The Praga Bohema is a £1.1million, 700bhp supercar with Godzilla’s heart
Czechia’s first supercar blends Brit-boosted Japanese engine with tiny weight and big downforce
Europe’s supercars are mainly Italian, German, and British… but another nation is in on the action. From the land that brought you Skoda, meet Czechia’s fastest export: the Praga Bohema. It’s not mucking about, is it?
The all-carbon fibre two-seater is not a road-going version of Praga’s R1R racing car. Oh no. The R1R makes do with a willing Renault engine good for 365bhp. The Bohema doesn’t share components with the racer. And courtesy of a Nissan GT-R engine, it’s got 700bhp.
Praga says they’re the first and only manufacturer to be granted permission to use the GT-R’s 3.8-litre bi-turbo V6 powerplant, which will be built by British tuning specialists Litchfield Motors. Expect to see Bohemas with far more than 700bhp sooner rather than later…
Other engines were considered – including Audi’s splendid 5.2-litre V10, but the more compact, tuneable V6 won out, especially as it helps Praga in its quest to keep the Bohema lightweight. The prototype weighs in at 982kg, but the finished car may yet be even lighter still.
Also still to be finalised is just how quick the Bohema is. Currently, Praga is estimating 0-62mph in under 3.5 seconds, which sounds like a very pessimistic guess to us. 0-125mph will take less than eight seconds. Top speed: the engineers say they’re simply not interested in an irrelevant big number, when all the fun is had getting the Bohema through the corners as quickly as physics allows.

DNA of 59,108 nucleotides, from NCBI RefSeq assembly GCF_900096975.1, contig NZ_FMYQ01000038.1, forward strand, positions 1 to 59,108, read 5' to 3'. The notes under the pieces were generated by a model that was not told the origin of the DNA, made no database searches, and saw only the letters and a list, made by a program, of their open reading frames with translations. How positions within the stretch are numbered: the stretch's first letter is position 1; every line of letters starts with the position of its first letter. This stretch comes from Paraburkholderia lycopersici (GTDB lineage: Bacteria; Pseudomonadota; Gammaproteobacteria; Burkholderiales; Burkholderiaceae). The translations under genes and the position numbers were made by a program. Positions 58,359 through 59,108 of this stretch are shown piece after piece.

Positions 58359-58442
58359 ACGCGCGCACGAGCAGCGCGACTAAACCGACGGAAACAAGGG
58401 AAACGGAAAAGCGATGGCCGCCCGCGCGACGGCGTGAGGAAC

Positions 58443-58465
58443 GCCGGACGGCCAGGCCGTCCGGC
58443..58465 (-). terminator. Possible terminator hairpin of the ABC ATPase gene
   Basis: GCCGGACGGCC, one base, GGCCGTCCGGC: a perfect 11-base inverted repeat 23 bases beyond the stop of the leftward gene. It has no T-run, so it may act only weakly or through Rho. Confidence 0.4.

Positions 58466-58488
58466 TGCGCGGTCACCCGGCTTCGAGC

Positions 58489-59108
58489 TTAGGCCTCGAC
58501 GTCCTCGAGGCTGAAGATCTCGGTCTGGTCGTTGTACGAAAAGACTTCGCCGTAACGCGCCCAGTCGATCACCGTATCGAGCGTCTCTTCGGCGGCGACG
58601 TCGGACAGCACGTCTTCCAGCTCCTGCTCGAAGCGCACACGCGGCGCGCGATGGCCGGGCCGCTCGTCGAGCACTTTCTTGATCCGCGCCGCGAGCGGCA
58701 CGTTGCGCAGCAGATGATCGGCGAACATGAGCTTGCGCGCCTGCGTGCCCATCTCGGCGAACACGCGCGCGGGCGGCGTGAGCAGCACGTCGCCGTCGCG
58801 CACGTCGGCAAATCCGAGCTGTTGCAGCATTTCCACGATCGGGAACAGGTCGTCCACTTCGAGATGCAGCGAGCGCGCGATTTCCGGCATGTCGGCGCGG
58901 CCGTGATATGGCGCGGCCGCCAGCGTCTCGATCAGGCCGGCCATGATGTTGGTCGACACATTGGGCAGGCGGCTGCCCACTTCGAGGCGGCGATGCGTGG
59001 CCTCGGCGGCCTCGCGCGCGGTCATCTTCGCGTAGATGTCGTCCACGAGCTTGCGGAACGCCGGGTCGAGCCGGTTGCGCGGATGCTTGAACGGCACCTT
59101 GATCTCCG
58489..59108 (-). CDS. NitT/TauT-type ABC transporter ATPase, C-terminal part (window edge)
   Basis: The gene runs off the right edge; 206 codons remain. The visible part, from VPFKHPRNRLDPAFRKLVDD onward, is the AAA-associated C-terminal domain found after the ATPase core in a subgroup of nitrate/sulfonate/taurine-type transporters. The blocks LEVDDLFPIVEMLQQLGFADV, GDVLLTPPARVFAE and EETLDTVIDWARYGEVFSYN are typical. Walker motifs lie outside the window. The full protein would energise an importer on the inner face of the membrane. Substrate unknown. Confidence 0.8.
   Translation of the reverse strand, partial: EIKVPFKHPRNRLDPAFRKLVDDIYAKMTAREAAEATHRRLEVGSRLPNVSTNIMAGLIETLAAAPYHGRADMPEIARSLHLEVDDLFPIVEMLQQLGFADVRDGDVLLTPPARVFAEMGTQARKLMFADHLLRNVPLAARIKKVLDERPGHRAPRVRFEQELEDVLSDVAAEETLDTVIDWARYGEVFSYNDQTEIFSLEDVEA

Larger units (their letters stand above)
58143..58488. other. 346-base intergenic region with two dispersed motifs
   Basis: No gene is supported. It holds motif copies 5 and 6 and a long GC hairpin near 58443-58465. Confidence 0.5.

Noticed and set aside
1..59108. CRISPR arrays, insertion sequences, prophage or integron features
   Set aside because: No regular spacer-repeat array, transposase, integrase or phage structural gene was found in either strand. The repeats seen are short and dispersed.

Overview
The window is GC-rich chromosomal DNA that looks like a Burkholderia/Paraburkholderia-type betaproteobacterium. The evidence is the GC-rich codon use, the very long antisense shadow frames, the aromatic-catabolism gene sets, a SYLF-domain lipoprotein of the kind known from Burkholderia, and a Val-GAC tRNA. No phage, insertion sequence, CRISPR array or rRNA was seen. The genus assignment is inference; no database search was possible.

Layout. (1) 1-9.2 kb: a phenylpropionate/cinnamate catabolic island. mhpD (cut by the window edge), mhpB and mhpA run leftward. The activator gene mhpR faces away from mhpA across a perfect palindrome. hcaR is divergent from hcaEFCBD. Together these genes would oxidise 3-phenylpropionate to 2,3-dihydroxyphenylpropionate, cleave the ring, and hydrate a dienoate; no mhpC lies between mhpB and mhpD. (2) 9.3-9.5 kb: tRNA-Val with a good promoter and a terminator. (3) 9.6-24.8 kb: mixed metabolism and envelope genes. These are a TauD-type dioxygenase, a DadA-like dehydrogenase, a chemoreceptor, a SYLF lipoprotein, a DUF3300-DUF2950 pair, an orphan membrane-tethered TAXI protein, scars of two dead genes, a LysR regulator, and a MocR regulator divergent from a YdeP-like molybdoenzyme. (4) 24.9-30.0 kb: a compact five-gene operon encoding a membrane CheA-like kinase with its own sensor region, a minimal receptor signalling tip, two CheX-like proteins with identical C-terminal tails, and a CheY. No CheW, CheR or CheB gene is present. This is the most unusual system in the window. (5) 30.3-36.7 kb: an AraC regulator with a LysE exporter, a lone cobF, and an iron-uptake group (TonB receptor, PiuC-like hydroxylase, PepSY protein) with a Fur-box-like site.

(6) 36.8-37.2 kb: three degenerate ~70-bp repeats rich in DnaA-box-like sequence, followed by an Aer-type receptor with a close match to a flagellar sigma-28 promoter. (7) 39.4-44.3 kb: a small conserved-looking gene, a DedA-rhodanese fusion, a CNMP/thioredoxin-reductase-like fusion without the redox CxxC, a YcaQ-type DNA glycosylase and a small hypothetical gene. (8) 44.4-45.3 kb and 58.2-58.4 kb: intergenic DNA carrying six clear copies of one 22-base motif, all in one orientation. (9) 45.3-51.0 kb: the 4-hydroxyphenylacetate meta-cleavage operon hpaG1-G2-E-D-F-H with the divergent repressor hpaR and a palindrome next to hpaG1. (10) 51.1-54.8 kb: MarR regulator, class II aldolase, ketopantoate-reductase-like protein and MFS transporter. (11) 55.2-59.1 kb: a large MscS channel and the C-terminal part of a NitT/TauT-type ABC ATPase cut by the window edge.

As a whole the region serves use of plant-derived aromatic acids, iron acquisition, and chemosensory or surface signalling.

Over 900kg of downforce ought to help there. That insectile body is fully carbon fibre and obsessed with channelling air. There’s a real shrinkwrapped look to the car, as if the Godzilla-spec engine is trying to escape through the cooling gills. Meanwhile, the front suspension wishbones have low-drag covers, and even the door mirror’s lengthy supports are shaped to channel cooling air into the intakes.
There’s no active aero, though: an airbrake or adjustable flaps would need a heavy hydraulic system, which offends Praga’s weight-shedding ethos. There is, however, full air-con, and a state of the art touchscreen inside. Sort of.
Pop open the hatch-like door and you’ll find there is indeed seating for two – the driver sits just ahead of the passenger so the cockpit can be narrower, minimising frontal area to help the aerodynamics. The steering wheel features all the driver’s information readouts, while a roof-mounted switchgear panel looks after climate control.
Neatly integrated into the spare dashboard structure is a pop-out phone holder with a nearby USB socket. So, full Apple and Android compatibly, instant Spotify or Google Maps streaming, and touchscreen responsiveness a VW ID.3 could only dream of. Praga one, rest of the worst’s infotainment systems, nil.
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Elsewhere inside you’ll find a cupholder (mounted high up near the driver’s head) and electric mirror controls. This is meant to be a useable road car, remember. And that’s why there’s 100 litres of luggage capacity too, courtesy of twin lockers hidden in the flanks ahead of each rear wheel, Murray T50-style.
It all seems very well-thought out and beautifully finished. But that sort of R&D doesn’t come cheap: the Bohema will set you back a cool £1.1 million, plus taxes, and that’s a lot for an upstart, no matter which country you’re from.
But Praga is bullish, saying that as electrification takes over, there’s a sense of ‘now or never’ for extreme hypercars, and with the likes of the track-only McLaren Solus GT and £5m Red Bull RB17 on the way, there’s clearly demand for mad circuit-demolishing supercars, plus the Praga can also pop to the shops.
And it’ll be rare, which matters in this game. Only 88 will be built, with deliveries kicking off next year. But if you can’t wait that long, tap on these blue words to have a read of what Praga’s prototype is like to drive around a damp Top Gear test track…